NFL Promises Not To Exploit New Player’s Service With Army Rangers

PHILADELPHIA, Pa. — The NFL has announced plans to handle the Eagles’ signing of an Army Ranger in its usual, tasteful manner, as the league indicated it would not exploit his service in any way whatsoever, sources confirmed.

Telling reporters he was happy to learn the Eagles had signed former Army Capt. Alejandro Villanueva as a defensive end, NFL Commissioner Roger Goodell said the league would probably only show him with a couple of Army friends during the first game of the season.

"We’ll be careful not to overdo it," Goodell said. "Putting soldiers on TV will be a first for the NFL."

Goodell mentioned there was a reason why you never see soldiers during football games.

"There are sports where they do everything they can to show soldiers watching the games," Goodell told reporters. "They’ll have them on the field at every opportunity, show some random footage of a base in Afghanistan, and have soldiers in every ad. It’s supposed to be patriotic but it comes across as tacky and sad. The NFL just isn’t like that.”

The Eagles were excited to have Villanueva on their team and expected to receive almost as much good press as they did when they hired the guy who killed a bunch of dogs. And for television networks showing NFL games, the league has already sent out a letter with instructions on how to tastefully cover Villanueva’s military service.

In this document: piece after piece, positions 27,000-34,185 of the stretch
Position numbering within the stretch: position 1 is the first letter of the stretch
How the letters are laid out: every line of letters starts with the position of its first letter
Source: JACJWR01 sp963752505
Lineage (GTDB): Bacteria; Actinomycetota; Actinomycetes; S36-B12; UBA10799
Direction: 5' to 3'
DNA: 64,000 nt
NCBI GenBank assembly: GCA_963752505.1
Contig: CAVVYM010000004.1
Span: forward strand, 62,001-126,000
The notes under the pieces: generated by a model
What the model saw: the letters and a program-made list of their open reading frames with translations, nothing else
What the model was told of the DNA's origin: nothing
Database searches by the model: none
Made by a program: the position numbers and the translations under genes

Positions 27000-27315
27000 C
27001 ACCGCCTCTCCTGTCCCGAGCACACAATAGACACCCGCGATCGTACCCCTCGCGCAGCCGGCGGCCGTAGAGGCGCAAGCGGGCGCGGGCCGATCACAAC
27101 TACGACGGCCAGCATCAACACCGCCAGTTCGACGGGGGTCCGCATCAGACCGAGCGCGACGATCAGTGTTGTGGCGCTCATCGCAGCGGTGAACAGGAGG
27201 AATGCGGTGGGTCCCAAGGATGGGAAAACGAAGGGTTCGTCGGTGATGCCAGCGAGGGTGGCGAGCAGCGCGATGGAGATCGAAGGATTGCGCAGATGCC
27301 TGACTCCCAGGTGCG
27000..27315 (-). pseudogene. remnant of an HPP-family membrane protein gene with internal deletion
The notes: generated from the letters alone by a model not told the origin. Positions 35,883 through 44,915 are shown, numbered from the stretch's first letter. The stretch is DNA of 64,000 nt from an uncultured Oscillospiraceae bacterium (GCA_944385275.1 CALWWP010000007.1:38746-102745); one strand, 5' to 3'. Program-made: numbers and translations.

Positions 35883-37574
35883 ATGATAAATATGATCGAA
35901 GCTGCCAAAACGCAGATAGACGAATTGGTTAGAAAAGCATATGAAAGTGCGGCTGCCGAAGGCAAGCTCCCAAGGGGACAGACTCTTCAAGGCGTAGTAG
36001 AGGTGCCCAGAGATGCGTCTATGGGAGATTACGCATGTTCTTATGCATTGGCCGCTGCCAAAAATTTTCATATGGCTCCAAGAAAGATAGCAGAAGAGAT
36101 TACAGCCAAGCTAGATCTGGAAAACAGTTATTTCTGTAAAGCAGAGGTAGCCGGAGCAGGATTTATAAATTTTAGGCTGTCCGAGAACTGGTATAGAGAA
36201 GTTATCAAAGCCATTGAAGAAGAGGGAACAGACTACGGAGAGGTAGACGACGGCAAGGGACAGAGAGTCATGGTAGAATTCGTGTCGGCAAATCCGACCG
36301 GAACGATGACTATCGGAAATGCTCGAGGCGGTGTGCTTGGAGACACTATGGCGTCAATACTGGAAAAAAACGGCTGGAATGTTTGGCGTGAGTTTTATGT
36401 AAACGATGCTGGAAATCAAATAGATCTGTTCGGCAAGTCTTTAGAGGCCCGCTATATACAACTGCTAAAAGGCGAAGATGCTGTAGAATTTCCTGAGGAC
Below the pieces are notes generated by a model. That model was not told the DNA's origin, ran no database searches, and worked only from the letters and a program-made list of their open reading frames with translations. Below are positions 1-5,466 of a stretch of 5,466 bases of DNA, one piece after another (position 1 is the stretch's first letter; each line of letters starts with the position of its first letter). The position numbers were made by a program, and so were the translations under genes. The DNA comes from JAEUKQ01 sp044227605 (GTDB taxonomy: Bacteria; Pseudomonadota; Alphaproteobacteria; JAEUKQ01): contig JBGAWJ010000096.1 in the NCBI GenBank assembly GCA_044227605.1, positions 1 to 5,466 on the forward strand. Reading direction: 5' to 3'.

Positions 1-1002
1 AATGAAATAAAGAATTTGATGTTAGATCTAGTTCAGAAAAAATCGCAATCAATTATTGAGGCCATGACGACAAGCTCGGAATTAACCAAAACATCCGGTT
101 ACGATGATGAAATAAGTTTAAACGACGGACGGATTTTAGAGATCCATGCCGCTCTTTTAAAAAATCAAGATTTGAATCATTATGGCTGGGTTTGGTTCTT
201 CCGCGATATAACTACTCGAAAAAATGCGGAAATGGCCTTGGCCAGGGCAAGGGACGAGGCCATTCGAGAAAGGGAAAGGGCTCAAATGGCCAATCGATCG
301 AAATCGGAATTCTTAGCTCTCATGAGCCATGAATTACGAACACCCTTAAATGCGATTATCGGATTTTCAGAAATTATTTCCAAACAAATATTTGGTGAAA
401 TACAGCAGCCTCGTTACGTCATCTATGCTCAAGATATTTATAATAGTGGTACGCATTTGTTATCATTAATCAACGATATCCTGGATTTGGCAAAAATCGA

“He’s a football player so play a few clips of him playing at West Point with maybe one picture of him in his uniform. But don’t have a video clip of him in uniform with soft piano music where he’s surrounded by flags, eagles, and other things," the letter read.

"It's important not to turn him into an idol. No matter what, do not use him as a stand-in for all members of the military and don’t call him a selfless hero every five seconds. Do not use him as a cheap way to garner publicity and goodwill. The NFL does not use individual service members as a way to whore out the men and women who defend our country.”

“But make sure you thank him for his service," the letter read in closing.